Phthalimide

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Not to be confused with Thalidomide.
Phthalimide
skeletal formula of the phthalimide molecule
ball-and-stick model of the phthalimide molecule
Names
IUPAC name
Isoindole-1,3-dione
Other names
1,3-dioxoisoindoline
Phthalimidoyl (deprotonated)
Identifiers
85-41-6 YesY
ChEBI CHEBI:38817 YesY
ChEMBL ChEMBL277294 YesY
ChemSpider 6550 YesY
Jmol-3D images Image
PubChem 6809
Properties[1]
C8H5NO2
Molar mass 147.13 g·mol−1
Appearance White solid
Melting point 238 °C (460 °F; 511 K)
Boiling point 336 °C (637 °F; 609 K) sublimes
<0.1 g/100 ml (19.5 °C)
Acidity (pKa) 8.3
Basicity (pKb) 5.7
Related compounds
Related Amides
Maleimide
Related compounds
Phthalic anhydride
Except where otherwise noted, data are given for materials in their standard state (at 25 °C [77 °F], 100 kPa).
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Infobox references

Phthalimide is the organic compound with the formula C6H4(CO)2NH. It is the imide derivative of phthalic anhydride. It is a sublimable white solid that is slightly soluble in water but more so upon addition of base. It is used as a precursor to other organic compounds as a masked source of ammonia.[2]

Preparation[edit]

Phthalimide can be prepared by heating phthalic anhydride with aqueous ammonia giving 95-97% yield. Alternatively, it may be prepared by treating the anhydride with ammonium carbonate or urea. It can also be produced by ammoxidation of ortho-xylene.[2]

Uses[edit]

Phthalimide is used as a precursor to anthranilic acid, a precursor to azo dyes and saccharin.[2]

Alkyl phthalimides are useful precursors to amines in chemical synthesis, especially in peptide synthesis where they are used "to block both hydrogens and avoid racemization of the substrates".[3] Alkyl halides can be converted to the N-alkylphthalimide:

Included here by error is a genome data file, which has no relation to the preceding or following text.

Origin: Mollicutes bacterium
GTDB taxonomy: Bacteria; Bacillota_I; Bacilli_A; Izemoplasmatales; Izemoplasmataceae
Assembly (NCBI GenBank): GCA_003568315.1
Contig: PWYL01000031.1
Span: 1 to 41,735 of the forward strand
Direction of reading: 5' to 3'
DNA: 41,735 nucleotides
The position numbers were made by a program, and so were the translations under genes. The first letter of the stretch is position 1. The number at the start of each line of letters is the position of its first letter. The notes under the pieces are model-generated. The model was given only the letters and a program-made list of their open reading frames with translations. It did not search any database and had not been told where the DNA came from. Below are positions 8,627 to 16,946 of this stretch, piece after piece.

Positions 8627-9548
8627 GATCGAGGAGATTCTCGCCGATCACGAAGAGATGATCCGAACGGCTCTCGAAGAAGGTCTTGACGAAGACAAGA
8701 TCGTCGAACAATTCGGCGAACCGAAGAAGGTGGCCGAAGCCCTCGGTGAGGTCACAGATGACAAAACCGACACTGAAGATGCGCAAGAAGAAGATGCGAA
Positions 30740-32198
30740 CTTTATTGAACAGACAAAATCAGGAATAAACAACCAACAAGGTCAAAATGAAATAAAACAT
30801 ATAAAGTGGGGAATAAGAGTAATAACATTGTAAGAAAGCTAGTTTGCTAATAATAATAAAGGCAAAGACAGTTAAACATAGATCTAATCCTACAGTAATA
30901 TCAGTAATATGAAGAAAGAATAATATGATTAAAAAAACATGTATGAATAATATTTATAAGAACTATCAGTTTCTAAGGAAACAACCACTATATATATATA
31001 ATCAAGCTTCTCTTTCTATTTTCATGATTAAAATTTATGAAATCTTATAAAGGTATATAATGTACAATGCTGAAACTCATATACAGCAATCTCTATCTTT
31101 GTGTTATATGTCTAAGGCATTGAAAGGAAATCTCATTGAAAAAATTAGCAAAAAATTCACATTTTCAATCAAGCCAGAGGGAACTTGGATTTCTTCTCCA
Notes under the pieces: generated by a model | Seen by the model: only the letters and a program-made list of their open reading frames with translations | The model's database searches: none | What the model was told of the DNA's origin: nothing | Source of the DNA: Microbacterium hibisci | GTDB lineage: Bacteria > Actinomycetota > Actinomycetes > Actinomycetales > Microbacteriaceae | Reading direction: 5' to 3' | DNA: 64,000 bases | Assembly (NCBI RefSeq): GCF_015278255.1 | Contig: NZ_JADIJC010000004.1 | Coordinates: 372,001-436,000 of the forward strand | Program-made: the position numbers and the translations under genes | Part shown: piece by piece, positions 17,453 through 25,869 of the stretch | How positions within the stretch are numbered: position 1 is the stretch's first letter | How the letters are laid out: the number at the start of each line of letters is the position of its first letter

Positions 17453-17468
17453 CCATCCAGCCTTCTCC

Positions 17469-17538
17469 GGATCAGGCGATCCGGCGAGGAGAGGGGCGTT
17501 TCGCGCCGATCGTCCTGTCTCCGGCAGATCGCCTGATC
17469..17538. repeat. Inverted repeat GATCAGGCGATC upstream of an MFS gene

C6H4(CO)2NH + RX + NaOH → C6H4(CO)2N-R + NaX + H2O

The amine is commonly liberated using hydrazine:

C6H4(CO)2NR + N2H4 → C6H4(CO)2N2H2 + RNH2

Dimethylamine can also be used.[4]

Reactivity[edit]

It forms salts upon treatment with bases such as sodium hydroxide. The high acidity of the imido N-H is the result of the pair of flanking electrophilic carbonyl groups. Potassium phthalimide, made by reacting phthalimide with potassium carbonate in water at 100 °C or with potassium hydroxide in absolute ethanol,[5] is used in the Gabriel synthesis of primary amines, such as glycine.

Natural occurrence[edit]

Kladnoite is a natural mineral analog of phthalimide.[6] It is very rarely found among a few burning coal fire sites.

Safety[edit]

Phthalimide has low acute toxicity with LD50 (rat, oral) of greater than 5000 mg/kg.[2]

References[edit]

  1. ^ "Phthalimide". Chemicalland21. Retrieved 15 November 2011. 
  2. ^ a b c d Peter M. Lorz; Friedrich K. Towae; Walter Enke; Rudolf Jäckh; Naresh Bhargava; Wolfgang Hillesheim (2005), "Phthalic Acid and Derivatives", Ullmann's Encyclopedia of Industrial Chemistry, Weinheim: Wiley-VCH, doi:10.1002/14356007.a20_181.pub2 
  3. ^ "Phthalimides". Retrieved 2013-02-07. 
  4. ^ "DEPROTECTION – REMOVAL OF AMINE PROTECTING GROUPS (PHTHALIMIDE AND DIMETHYLAMINOSULPHONYL)". Retrieved 2013-02-07. 
  5. ^ "β-Bromoethylphthalimide". Organic Syntheses. Retrieved 15 November 2011. 
  6. ^ "Kladnoite". mindat.org. Retrieved 15 November 2011. 

General reading (textbooks)[edit]

  • Vollhardt, K. Peter C.; Schore, Neil Eric (2002). Organic Chemistry: Structure and Function (4th ed.). New York: W.H. Freeman. ISBN 978-0-7167-4374-3. 
  • Finar, Ivor Lionel (1973). Organic Chemistry 1 (6th ed.). London: Longman. ISBN 0-582-44221-4.